Office vacancy rate dips in downtown Calgary, but yet could soar to record highs, report says

The vacancy rate in downtown Calgary dipped a little bit in the last three months of last year, but optimism may be premature, a new report suggests.

When Telus Sky opens, however, that extra space could lead to record vacancies in the core

Calgary vacancies as a whole sat at 22.3 per cent in the fourth quarter of 2018. Downtown was higher. (David Bell/CBC)

The office vacancy rate in Calgary's core has dipped a little in the past three months of 2018 — but optimism may be premature, a new report suggests.

Downtown office vacancies stood at 24.7 per cent in the fourth quarter of 2018, Avison Young reported, down slightly from the 26 per cent rate in the same quarter the previous year, but closer to the 23.9 per cent in the last three months of 2016.

Calgary office vacancies as a whole sat at 22.3 per cent in the fourth quarter of 2018.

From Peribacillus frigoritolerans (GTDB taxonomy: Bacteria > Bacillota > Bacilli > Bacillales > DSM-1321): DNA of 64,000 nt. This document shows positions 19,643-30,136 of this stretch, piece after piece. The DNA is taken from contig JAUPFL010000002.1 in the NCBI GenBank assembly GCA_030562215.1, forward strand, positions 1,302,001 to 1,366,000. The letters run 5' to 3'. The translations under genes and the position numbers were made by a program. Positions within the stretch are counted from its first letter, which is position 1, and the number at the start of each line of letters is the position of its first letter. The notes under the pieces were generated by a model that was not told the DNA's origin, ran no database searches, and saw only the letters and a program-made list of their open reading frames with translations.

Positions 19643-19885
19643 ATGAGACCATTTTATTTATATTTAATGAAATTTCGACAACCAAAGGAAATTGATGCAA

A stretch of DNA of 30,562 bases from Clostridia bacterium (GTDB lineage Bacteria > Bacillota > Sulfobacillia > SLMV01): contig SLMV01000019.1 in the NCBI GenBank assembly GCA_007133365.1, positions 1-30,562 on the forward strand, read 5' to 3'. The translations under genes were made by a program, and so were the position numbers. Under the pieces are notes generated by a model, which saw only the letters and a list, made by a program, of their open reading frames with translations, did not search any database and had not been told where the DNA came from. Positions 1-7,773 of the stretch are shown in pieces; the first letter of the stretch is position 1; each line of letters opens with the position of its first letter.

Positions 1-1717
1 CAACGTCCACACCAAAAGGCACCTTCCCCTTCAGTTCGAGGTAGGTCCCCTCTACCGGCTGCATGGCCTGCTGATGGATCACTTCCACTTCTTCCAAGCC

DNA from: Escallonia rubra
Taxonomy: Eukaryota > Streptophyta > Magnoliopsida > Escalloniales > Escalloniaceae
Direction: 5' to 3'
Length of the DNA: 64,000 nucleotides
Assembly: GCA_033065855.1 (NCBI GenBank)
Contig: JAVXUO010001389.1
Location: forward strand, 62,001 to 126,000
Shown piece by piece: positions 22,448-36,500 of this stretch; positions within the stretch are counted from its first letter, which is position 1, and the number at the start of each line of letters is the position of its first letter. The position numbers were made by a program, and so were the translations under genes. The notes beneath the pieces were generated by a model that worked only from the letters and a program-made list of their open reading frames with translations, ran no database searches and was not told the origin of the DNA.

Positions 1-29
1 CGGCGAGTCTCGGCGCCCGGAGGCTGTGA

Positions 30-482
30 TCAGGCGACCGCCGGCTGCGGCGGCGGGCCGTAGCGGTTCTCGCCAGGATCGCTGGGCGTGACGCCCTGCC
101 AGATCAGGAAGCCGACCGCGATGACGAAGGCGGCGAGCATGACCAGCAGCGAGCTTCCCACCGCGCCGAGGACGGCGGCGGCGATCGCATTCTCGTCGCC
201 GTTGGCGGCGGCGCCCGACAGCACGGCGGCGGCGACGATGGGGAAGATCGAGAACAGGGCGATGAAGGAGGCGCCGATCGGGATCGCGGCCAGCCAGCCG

"Positive absorption recorded in the last quarter of 2018 helped push annual absorption in Calgary's overall office market into positive territory for the first time in four years," the company said in a release.

But optimism should be tempered.

"While it is great to see the direction change from the multi-million-square-foot-negative-absorption years of 2015 and 2016, the increase has not been material enough to instill the confidence needed to boost the outlook in Calgary," said Todd Throndson, principal and managing director of the company's Calgary office.

Nexen's relocation to The Bow tower and Canadian Tire's move to Quarry Park were two of the biggest real estate stories in the quarter, Throndson said.

Highest rates ever could be around the corner

That vacancy rate, however, could shoot up.

The addition of Telus Sky space in the first quarter of 2019 and speculated energy layoffs could "potentially [lead] to the highest vacancy rates ever recorded in the city," the company said.

And size seems to be shifting too.

"Large tenants are no longer the dominant force in Calgary's office leasing market. On the whole, the average office tenant has shrunk in size. The lion's share of deals being completed today involve tenants smaller than 10,000 square feet."


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